Artists have ways of transforming and framing seemingly mundane aspects of life in just the right way to make them significant. We, the spectators, derive meaning from art by filtering it through our own personal experiences. It's all subjective; sometimes we love it, sometimes we hate it, but in the end, it's neither good nor bad — just like our lives.
I understand that life may feel like it absolutely sucks at times. On other occasions, it feels wonderful. I'm in no way implying that our experiences are not real. What I am saying is that we have a choice in how we process our experiences and that we have the ability to distance our real selves (our internal observers or our souls) from our judgmental selves (our brains).
I'm an avid photographer, and my relationship with my camera is what brought me to the realization that every human has within her the ability to harness the objective observer within. I have complete control over how I frame photos, and depending on exactly where I direct the lens, the photo can evoke different emotions, but I'm ultimately the one who places my own interpretive spin on the picture.
One day, I passed by a broken mirrored window and randomly photographed my reflection in it. When I downloaded the picture, I studied the photo for a good long while, struck by the significance of what I saw.
There I was, a fragmented figure in a mirror with my camera held like a shadow in front of my face. Behind me were people walking by, going about their lives with their own thoughts, concerns, problems, joys and pains. In that moment, it dawned on me how interpretive life really is. The camera shutter simply clicked and captured all of it in the moment, not caring about who or what was in the picture. The camera is the most unbiased spectator in all of existence; it's the person behind the lens (me) who attaches meaning to the image.
Wanting to be more like my camera, I went for a walk that afternoon, observing life as objectively as I could. Logically speaking, this is impossible because I'm layered thick with filters. I have experiences that I attach with meaning, emotions and judgments.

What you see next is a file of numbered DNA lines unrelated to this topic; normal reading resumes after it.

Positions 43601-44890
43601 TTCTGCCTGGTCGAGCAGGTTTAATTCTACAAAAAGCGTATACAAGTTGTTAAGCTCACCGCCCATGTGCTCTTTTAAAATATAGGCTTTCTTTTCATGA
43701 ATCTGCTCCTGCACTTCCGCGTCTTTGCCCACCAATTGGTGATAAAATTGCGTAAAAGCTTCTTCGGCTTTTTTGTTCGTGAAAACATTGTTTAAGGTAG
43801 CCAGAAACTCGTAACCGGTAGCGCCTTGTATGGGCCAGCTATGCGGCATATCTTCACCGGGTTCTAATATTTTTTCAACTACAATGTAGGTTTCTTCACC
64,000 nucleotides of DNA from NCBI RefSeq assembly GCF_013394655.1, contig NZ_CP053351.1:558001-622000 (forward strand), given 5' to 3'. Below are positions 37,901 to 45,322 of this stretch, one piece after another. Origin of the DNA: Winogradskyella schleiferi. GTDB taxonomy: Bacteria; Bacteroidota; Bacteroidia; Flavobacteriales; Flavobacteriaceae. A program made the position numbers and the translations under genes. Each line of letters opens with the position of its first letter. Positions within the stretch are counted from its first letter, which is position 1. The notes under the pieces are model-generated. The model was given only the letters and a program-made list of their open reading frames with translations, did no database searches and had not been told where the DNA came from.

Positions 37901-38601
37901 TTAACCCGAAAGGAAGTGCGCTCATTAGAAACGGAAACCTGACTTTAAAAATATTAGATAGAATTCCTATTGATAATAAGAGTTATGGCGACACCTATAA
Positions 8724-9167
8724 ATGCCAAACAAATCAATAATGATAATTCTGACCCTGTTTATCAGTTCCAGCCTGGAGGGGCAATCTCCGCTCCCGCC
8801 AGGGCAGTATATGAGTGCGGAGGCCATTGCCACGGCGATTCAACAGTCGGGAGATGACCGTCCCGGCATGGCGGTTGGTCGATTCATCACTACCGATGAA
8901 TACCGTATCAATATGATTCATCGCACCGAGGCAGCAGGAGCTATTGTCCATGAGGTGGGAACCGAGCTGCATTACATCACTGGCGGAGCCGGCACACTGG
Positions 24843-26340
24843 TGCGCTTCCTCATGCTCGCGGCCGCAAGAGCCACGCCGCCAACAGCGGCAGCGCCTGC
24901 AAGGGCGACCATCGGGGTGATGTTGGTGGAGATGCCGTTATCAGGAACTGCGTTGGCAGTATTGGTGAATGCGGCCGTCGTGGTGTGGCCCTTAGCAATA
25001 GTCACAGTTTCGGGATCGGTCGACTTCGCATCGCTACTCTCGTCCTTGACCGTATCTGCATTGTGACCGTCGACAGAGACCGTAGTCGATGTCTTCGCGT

Yet I persevered, wandering up and down the streets of my neighborhood, watching people walk their dogs, talk on their cellphones, gossip with their neighbors on their stoops, and so on. I consciously decided not to do what I normally do, which is to create narratives about each person or situation I see. I was just a girl, strolling down the streets of Lakeview among other people who were involved in certain activities.
As I forced myself to remain neutral, I thought of circumstances in the world which people label as good or bad. I began to form a concept that I believe is wholeheartedly true for every single person on this planet: People all do the best they can do with the information available to them.
I'm a true believer that at the core of all of us exists goodness. Perhaps this core belief is what makes me an optimist at heart. Experiences can bring about positive change within this world. Suffering and pain have brought light and compassion into human development. If we examine the treatment of each other from centuries ago compared to now, it is obvious that we have learned from our actions and continue moving forward in the right direction.
To view life events as neither good nor bad, I released the need to judge other people. I still have opinions and will work toward attaining a peaceful planet, but I cannot condemn those I do not fully understand. How can I? We are all living according to the moral compass in our heads and hearts, and I all I can do is stay true to my own. We are all artists, capable of creating a more loving world for each other. If we can let go of the judgments and harsh criticisms, we can see that life is clearly perfect in its own way.